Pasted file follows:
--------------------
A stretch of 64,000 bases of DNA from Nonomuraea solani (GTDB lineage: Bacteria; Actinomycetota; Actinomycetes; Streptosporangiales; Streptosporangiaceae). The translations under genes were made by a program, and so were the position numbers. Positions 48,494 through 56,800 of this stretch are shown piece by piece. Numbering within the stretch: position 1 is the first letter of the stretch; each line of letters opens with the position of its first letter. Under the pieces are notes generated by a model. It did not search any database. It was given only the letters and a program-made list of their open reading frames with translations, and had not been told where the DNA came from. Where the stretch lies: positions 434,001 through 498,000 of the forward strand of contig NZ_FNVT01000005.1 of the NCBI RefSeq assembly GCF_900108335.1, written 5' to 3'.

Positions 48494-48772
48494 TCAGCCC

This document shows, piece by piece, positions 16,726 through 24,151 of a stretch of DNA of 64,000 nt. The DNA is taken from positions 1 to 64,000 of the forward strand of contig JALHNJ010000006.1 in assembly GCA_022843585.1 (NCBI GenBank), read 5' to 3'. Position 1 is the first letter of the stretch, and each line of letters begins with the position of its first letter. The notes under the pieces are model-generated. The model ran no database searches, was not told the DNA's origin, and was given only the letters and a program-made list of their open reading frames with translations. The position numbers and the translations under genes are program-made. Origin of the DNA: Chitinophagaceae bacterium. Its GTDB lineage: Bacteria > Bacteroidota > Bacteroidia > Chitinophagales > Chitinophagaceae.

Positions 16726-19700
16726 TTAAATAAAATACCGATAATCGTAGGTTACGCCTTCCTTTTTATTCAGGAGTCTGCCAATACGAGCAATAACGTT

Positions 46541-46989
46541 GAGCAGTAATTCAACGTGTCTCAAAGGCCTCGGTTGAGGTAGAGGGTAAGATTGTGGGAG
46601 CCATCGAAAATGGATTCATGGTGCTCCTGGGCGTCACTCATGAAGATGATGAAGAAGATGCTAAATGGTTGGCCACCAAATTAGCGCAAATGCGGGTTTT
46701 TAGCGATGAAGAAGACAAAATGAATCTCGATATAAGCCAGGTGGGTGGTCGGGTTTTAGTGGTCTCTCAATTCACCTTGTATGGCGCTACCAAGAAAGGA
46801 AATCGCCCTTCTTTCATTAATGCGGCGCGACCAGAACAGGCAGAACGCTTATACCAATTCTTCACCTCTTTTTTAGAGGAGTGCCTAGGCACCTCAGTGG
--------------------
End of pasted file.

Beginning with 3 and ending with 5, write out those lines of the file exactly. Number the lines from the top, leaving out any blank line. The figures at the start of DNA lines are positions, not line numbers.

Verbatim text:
48494 TCAGCCC

This document shows, piece by piece, positions 16,726 through 24,151 of a stretch of DNA of 64,000 nt. The DNA is taken from positions 1 to 64,000 of the forward strand of contig JALHNJ010000006.1 in assembly GCA_022843585.1 (NCBI GenBank), read 5' to 3'. Position 1 is the first letter of the stretch, and each line of letters begins with the position of its first letter. The notes under the pieces are model-generated. The model ran no database searches, was not told the DNA's origin, and was given only the letters and a program-made list of their open reading frames with translations. The position numbers and the translations under genes are program-made. Origin of the DNA: Chitinophagaceae bacterium. Its GTDB lineage: Bacteria > Bacteroidota > Bacteroidia > Chitinophagales > Chitinophagaceae.

Positions 16726-19700